Olly Alexander believes landscape has dramatically changed for queer artists

The Years & Years frontman was advised not to come out when he first started out


Olly Alexander believes the “landscape” for queer artists has changed “dramatically”.

The openly gay frontman of Years & Years hasn’t shied away from talking about his sexuality and in their new single Sanctify it forms part of a cultural movement addressing sexuality and gender fluidity.

And Olly feels the entertainment industry has changed when it comes to the artists coming out as it isn’t a “sensationalised headline” any more.

He told the BBC: “The landscape has changed dramatically for queer artists.

“In the past, we’ve all been familiar with pop stars coming out in the middle of their careers, or after they’ve become huge and feels like a heavy narrative to queer people.

“Now it seems to be really changing; artists can be out from the start of their career, and it’s not some sort of sensationalised headline.

“Of course, there are people who still really struggle with being out, and I know some artists think it might damage their career – but I don’t think the tabloids making a splash about sexuality would still happen.

“I think – I think – we can call that progress.”

When growing up, Olly lived next door to a church and admitted it presented him with a dilemma due to the Bible’s view on homosexuality.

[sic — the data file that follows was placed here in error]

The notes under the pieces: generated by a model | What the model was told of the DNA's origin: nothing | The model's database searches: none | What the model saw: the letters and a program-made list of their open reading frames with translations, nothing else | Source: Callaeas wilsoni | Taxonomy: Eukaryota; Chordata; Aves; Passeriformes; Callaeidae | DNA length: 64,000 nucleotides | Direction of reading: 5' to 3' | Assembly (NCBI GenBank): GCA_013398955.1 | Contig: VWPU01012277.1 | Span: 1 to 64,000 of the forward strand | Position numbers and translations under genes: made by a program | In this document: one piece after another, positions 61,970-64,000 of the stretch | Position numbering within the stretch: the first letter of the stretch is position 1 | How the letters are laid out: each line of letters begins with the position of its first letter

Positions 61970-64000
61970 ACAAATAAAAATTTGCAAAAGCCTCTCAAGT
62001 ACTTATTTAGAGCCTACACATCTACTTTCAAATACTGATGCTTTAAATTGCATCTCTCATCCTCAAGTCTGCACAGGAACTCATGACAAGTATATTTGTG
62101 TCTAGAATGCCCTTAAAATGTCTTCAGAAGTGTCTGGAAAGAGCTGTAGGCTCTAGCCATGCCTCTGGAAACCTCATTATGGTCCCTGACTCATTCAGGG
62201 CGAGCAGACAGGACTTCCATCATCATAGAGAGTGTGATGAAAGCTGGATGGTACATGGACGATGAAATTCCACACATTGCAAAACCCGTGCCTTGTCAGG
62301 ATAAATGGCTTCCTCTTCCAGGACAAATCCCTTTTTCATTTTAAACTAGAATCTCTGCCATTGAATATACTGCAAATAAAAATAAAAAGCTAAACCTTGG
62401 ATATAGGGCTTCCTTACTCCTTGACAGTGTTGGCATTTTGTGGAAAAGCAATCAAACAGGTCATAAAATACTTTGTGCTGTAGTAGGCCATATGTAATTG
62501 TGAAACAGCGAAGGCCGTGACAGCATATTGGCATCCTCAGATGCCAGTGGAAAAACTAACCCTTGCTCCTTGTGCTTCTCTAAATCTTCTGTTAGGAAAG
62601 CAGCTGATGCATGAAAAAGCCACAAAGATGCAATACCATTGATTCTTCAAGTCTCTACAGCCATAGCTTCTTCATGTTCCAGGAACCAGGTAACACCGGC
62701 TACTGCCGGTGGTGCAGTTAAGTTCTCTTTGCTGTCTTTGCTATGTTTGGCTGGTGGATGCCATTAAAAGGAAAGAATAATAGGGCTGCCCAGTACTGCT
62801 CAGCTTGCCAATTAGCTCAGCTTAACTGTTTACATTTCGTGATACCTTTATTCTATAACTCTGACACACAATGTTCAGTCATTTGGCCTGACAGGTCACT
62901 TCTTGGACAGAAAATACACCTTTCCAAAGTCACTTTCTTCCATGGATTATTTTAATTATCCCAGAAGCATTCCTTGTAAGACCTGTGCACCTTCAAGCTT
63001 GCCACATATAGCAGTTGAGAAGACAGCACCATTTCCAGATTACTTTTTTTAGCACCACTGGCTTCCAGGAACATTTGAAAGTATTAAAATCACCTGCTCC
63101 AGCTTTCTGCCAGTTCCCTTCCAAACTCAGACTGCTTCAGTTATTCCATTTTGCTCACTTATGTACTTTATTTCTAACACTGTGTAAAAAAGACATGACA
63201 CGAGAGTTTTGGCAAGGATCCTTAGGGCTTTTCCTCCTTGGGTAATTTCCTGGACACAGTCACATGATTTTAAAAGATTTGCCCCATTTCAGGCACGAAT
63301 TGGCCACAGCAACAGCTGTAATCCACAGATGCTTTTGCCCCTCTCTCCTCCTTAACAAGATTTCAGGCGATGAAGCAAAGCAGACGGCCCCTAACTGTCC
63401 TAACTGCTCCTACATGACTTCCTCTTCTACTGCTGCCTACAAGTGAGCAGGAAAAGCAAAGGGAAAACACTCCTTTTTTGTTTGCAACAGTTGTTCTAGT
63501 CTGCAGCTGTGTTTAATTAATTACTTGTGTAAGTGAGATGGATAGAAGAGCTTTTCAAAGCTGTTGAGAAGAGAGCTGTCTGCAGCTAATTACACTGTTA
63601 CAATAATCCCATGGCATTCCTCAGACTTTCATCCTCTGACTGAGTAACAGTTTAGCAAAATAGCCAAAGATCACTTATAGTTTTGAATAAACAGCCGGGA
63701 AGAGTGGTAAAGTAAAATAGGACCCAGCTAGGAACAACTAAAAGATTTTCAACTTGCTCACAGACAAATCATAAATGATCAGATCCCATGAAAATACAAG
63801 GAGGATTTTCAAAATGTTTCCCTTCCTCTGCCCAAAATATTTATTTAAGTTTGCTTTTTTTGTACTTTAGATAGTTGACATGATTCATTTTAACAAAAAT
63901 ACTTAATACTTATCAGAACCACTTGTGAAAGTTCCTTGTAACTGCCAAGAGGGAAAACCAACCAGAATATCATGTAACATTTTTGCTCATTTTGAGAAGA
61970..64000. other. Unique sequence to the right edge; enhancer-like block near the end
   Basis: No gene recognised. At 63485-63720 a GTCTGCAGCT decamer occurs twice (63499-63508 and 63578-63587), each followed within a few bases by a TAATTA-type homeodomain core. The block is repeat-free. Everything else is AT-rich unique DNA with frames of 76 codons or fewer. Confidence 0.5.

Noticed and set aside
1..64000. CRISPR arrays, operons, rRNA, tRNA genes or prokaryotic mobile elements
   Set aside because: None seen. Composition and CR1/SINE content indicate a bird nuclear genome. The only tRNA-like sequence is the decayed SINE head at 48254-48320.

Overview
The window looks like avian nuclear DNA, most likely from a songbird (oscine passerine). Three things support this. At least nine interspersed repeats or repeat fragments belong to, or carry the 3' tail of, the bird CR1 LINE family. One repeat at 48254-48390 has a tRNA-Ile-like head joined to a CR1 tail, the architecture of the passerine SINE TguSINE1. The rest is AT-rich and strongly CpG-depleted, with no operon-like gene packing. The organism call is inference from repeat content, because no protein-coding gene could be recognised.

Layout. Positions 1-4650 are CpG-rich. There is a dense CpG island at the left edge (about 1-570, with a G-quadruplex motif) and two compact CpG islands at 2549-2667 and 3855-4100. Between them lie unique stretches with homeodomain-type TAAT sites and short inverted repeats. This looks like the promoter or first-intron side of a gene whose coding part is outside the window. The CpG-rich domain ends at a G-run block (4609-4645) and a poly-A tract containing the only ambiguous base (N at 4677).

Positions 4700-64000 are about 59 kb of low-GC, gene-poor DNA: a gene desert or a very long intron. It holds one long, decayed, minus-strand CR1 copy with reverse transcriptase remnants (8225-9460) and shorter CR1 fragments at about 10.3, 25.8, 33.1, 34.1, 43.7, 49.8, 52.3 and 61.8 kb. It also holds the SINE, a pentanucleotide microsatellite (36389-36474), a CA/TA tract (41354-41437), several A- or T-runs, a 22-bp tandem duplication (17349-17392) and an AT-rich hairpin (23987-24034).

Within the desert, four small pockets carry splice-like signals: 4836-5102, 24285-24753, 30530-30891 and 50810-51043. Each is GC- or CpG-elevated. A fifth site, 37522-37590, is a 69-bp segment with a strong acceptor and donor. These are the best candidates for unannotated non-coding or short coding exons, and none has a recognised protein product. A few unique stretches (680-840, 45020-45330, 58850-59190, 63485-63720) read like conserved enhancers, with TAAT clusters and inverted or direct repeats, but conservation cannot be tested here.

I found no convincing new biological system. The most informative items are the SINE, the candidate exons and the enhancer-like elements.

“I was always aware that, in the Bible, homosexuality was viewed as sinful and that’s always stayed with me,” he added.

“But I really love religious iconography and religious language because it’s so powerful and so evocative… so now I love to play around with that and subvert it.”

Recently, the singer – who is set to drop a new album in July – admitted that he was told to keep his sexuality hidden when he first started out as an artist but said he understands why as there is still a lot of stigma.

Olly said: “I understand why it’s a story. I think lots of people are shocked when they hear about homophobia, because they think, ‘Oh, it’s 2018, surely everything’s fine now?’

“But queer people know that it’s not. There so much stigma still around being who you are, and there are still so many barriers to overcome.

“So it’s an exciting time – but we’ve got a long way to go, and I think we need to stay vigilant.”